The most prominent third-party tool is IUCLID 5, which is provided by ECHA. IUCLID 5 is used to collect data points and generate registration dossiers. SIEFreach is an IT system initiated by CEFIC (the European Chemical Industry Council, Brussels) for collaboration in substance information exchange forums (SIEF). Other tools, e.g., to generate exposure scenarios, carry out chemical safety assessments and produce chemical safety reports, are under development.
However, many companies are still struggling with a bigger issue: How to internally manage REACH registration and ongoing REACH compliance?
So far, most organizations have relied upon quick fixes and a lot of manual data manipulation to get started and meet initial due dates. Several IT systems are available that promise to address REACH compliance on a stand-alone basis or as part of an isolated EH&S package. The downside to many of these solutions is that data must be (semi-)manually fed into the system and no access to actual transactions in ERP systems is available. While such solutions can help companies get started or may suit organizations with very limited exposure to the EU market, they aren’t a long-term solution for any larger company taking environmental compliance seriously.
The new approach to ECM must trigger a re-evaluation of the role of EH&S information systems. Frequently, these have been seen as isolated systems to support a very specialized “exotic” corporate function. Companies have implemented few, if any, interfaces, e.g., for MSDS shipments or dangerous goods declarations on transport documents.
With the ever increasing importance of environmental compliance, organizations should view EH&S functionality as one of the core business IT functions. The goal must be to implement an environmental compliance solution that’s fully integrated into the existing ERP landscape. Such a holistic approach enables compliance objectives to be considered on a transactional level, e.g., with substance volume tracking or online compliance checks, and on a planning/strategic level with adequate business intelligence and planning functionality. At SI PRO, our approach is based on SAP.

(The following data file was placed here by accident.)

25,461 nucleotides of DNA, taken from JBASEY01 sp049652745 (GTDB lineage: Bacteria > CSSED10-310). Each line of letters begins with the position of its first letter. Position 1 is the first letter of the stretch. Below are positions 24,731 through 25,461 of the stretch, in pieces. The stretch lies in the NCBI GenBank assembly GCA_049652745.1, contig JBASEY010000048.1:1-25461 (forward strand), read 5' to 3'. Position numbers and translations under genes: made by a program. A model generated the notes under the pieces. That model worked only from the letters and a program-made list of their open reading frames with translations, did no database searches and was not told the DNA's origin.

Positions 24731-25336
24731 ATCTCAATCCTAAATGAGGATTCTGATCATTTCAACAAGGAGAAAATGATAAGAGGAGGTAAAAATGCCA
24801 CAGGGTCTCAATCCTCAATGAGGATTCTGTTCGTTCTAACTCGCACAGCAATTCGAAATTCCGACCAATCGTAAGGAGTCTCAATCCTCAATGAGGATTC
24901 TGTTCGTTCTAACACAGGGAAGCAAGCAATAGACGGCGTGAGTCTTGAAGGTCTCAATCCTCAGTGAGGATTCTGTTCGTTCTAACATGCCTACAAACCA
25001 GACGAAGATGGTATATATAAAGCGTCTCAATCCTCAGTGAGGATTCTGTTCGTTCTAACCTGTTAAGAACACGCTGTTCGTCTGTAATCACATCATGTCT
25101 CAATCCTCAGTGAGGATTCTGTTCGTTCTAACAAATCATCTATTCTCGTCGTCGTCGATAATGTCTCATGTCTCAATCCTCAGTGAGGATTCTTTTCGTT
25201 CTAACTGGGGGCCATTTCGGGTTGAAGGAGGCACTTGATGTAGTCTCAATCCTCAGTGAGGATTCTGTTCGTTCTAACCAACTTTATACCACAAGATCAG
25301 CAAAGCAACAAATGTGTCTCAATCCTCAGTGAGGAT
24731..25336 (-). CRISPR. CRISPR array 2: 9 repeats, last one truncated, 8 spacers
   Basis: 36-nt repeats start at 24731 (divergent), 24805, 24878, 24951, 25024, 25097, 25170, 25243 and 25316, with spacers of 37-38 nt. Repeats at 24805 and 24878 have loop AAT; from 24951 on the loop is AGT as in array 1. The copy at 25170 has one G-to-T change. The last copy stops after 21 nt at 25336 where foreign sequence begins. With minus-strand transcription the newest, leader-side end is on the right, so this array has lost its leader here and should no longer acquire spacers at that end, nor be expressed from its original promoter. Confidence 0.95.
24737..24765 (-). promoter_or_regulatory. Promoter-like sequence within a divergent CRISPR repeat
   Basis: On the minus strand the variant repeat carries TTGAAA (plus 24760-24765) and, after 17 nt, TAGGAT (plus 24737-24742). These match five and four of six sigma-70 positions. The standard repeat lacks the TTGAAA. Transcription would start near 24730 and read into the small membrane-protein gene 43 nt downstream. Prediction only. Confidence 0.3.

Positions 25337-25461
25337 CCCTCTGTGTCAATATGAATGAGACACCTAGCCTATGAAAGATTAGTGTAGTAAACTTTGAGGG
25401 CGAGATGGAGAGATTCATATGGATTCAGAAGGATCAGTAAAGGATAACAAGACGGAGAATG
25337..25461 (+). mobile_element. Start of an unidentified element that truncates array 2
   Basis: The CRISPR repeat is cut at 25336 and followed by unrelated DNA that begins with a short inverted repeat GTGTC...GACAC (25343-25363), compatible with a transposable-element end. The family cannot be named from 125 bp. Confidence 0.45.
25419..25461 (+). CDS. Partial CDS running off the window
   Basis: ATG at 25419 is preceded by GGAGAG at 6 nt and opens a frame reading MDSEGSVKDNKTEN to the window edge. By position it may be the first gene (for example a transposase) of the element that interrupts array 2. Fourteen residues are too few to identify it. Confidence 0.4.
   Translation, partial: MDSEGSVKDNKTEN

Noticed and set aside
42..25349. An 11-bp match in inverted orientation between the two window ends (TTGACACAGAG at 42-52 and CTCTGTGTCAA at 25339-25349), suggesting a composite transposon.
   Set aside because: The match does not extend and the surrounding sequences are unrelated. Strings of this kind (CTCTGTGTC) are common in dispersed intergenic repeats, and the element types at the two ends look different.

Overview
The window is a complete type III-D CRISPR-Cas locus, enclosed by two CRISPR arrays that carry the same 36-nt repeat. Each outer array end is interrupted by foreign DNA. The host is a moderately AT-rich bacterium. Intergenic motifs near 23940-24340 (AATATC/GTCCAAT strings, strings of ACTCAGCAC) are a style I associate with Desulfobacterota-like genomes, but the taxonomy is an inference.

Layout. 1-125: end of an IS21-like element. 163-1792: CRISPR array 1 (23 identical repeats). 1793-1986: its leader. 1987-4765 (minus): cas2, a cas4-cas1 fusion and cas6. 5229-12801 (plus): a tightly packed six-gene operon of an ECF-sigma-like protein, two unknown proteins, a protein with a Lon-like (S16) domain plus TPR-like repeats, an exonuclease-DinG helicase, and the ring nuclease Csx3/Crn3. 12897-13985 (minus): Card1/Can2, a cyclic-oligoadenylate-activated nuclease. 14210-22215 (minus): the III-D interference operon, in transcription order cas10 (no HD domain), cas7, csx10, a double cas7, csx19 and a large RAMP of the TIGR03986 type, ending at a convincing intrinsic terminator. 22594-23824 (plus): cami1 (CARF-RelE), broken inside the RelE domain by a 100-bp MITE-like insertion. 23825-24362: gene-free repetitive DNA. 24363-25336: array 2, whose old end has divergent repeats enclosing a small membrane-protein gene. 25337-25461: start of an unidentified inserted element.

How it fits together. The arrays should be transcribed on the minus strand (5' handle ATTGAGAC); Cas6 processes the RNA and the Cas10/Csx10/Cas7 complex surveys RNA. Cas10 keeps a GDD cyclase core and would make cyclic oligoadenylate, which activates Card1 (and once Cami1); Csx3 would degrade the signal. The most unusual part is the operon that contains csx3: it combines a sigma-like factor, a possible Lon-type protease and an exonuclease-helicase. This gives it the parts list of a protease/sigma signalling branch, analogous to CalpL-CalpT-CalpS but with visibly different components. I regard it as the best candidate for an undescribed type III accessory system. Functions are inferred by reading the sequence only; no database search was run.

An integrated IT architecture for environmental compliance should have a number of critical characteristics, such as:
• It must be based on an integrated compliance data model that has a comprehensive data structure that can be easily enhanced and links EH&S data objects to logistical and PLM data objects like products, vendors, clients, sales orders, recipes, formulas, etc.
• There also must be access to standard PLM and logistical functions, e.g., to generate data, evaluate transactions or block processing. An example is substance volume tracking functionality that aggregates manufactured and imported quantities from production and purchasing orders.
• A central compliance check engineis needed as a central repository for compliance rules with predefined integration points into logistical processes to execute compliance checks and access logistical and EH&S master data.
• Additional features like project management with integration into accounting or document management can expedite compliance management and, especially, REACH registration. Furthermore, standard tools can foster internal and external collaboration and supply chain communication.
The Right Way Forward
The time and effort to execute such an integrated IT architecture for environmental compliance, of course, exceed those for a quick-fix stand-alone system. Furthermore, implementation can only be achieved with a step-by-step approach. But opportunities to increase environmental compliance and to automate transactional ECM tasks definitely are worth the time and effort. In addition, an integrated compliance management solution will dramatically reduce the pain of adopting future environmental compliance regulations.
Sebastian Pleister is an associate of SI PRO Consulting, which is based in Boston, Mass., and Mannheim Germany. E-mail him at firstname.lastname@example.org.